Last week I visited Glastonbury for the first time in my life, a town famous for its history, folklore, legend and of course hippies. No visit is complete without a walk up the Tor, tor being an old word for hill.
At the top of the Tor is a stone tower of the former St Michaels Church, which itself was a replacement for another church which stood here in the middle ages. As you can see, there is not much left of even the tower now.
It was a beautifully bright day, although bitterly cold with a strong buffeting wind, and you could see a long way. Apparently you can see three counties from up here.
There is said to be a leyline passing over Glastonbury Tor, running all the way from St Michaels Mount in Cornwall and going on up to Stonehenge, not only this but the contours of nearby hills and countryside are also supposed to represent signs of the zodiac. If that wasn't enough there is the legend of King Arthur and of Joseph of Arimathea connected to the place.
Not that you see much evidence referring to the legends as you walk through the town; Here instead are plenty of bookshops and cafe's with names referencing faeries, virgins and the green man. One cafe asked hippies to use the side entrance! Scattered about are also plenty of people offering healing skills and fortune telling, while long beards, wild clothes and wooden staffs are commonplace. A strange, ethereal place indeed.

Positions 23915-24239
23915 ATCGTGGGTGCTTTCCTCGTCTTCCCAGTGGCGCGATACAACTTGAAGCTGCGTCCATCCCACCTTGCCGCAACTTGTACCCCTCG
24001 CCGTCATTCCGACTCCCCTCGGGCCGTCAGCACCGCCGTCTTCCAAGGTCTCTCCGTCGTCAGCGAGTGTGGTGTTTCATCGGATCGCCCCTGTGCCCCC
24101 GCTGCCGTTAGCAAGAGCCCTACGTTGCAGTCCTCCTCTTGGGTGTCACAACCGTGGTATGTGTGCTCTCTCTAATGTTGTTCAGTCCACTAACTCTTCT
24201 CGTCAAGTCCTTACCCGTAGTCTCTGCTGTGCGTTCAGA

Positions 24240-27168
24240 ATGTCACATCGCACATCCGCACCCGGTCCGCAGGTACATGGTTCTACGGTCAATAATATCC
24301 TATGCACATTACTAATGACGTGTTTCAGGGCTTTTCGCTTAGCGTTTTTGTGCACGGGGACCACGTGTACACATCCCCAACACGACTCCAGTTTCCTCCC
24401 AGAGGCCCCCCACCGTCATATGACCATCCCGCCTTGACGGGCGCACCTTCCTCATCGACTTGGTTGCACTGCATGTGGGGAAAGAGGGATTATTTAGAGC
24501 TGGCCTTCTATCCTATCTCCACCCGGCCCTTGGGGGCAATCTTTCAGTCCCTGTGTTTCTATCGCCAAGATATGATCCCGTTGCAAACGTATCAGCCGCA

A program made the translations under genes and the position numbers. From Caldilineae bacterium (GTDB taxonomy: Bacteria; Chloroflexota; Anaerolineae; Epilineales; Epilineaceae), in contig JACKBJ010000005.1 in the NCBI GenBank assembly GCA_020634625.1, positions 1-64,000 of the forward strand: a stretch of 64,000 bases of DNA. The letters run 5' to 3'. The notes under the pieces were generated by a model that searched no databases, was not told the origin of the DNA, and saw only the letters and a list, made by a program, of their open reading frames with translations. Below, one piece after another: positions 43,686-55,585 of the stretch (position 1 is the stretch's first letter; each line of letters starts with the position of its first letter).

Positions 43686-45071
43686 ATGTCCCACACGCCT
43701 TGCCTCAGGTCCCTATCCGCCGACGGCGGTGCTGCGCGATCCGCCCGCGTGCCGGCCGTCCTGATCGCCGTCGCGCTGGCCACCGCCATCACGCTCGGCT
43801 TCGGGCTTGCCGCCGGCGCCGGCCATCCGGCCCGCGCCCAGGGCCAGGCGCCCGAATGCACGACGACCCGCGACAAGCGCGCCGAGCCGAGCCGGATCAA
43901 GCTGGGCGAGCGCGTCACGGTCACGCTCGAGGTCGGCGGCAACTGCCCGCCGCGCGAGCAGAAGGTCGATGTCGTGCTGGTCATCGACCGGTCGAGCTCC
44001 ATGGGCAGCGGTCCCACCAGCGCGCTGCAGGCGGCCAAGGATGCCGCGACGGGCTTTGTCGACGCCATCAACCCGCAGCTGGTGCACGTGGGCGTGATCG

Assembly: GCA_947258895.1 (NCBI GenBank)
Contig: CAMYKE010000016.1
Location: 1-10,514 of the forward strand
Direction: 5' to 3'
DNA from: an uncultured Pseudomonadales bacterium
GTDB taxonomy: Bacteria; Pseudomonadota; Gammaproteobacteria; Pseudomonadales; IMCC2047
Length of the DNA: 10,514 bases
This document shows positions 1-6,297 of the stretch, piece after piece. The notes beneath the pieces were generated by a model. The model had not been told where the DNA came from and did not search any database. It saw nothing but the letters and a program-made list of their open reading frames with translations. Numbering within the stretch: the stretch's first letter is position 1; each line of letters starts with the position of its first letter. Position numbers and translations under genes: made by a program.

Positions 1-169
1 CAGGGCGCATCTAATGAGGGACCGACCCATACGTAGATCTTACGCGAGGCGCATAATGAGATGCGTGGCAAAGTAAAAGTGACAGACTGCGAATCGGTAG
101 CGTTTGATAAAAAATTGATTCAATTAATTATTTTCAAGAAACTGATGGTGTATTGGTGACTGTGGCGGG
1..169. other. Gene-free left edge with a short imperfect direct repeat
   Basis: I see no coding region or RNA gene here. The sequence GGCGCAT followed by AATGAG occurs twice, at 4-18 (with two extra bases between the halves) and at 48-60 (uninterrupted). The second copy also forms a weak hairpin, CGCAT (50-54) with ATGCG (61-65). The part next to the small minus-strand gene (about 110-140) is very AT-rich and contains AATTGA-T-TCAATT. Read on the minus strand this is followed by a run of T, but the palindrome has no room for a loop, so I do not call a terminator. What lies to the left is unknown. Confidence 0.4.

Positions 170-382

Changing tack completely, there was a news story out today proving once and for all why Prince Charles should not in any way become King. I have spoken before about my dislike of the Royal Family, nothing to do with their probable personalities since they are probably somewhat nice people in general, but more because of what they stand for. This news story did nothing more for me than confirm my instincts.
It seems that the Duchy of Cornwall (the Prince's main source of income) has rights to mine for minerals which stretches back over hundreds of years. However, some sort of law required all such rights to be formally claimed via the land registry in order for such rights to be kept, and this is just what the Duchy have done. Fine in principle, except for the fact that this land under which the Prince has rights has houses built on it and people living in them.
Despite the fact that the Duchy has claimed that it does not have any intention of using these rights, they will still appear upon the deeds of the properties and in all likelihood will reduce their value. When the present owners bought their houses, no register search brought up the possibility of such rights.
Now, you may argue that the since the Prince has these rights then it be fair that he registers them, but if the Duchy has no intention of using them, why bother? It doesn't benefit him or anybody else, conversely it hurts the owners of these properties. In this way Prince Charles has shown that he has absolutely no empathy for the subjects that he will one day rule and in all likelihood sees it as normal to Lord himself over us all.
Once more I change tack completely, this time to something a little nicer, the subject of Test Match Special. Recently I mentioned having bought a book by Jonathan Agnew, called 'Thanks Johnners', and I have just finished reading it. What a delight it was to read! Wonderful anecdotes about the various characters who have appeared on TMS, along with Aggers former playing days and early broadcasting days, pranks and practical jokes and all. Along with that unforgetable 'leg over' incident. I have to say 'Thanks Aggers' for bringing a cricket themed smile to my face so soon after Englands travesties in the middle east.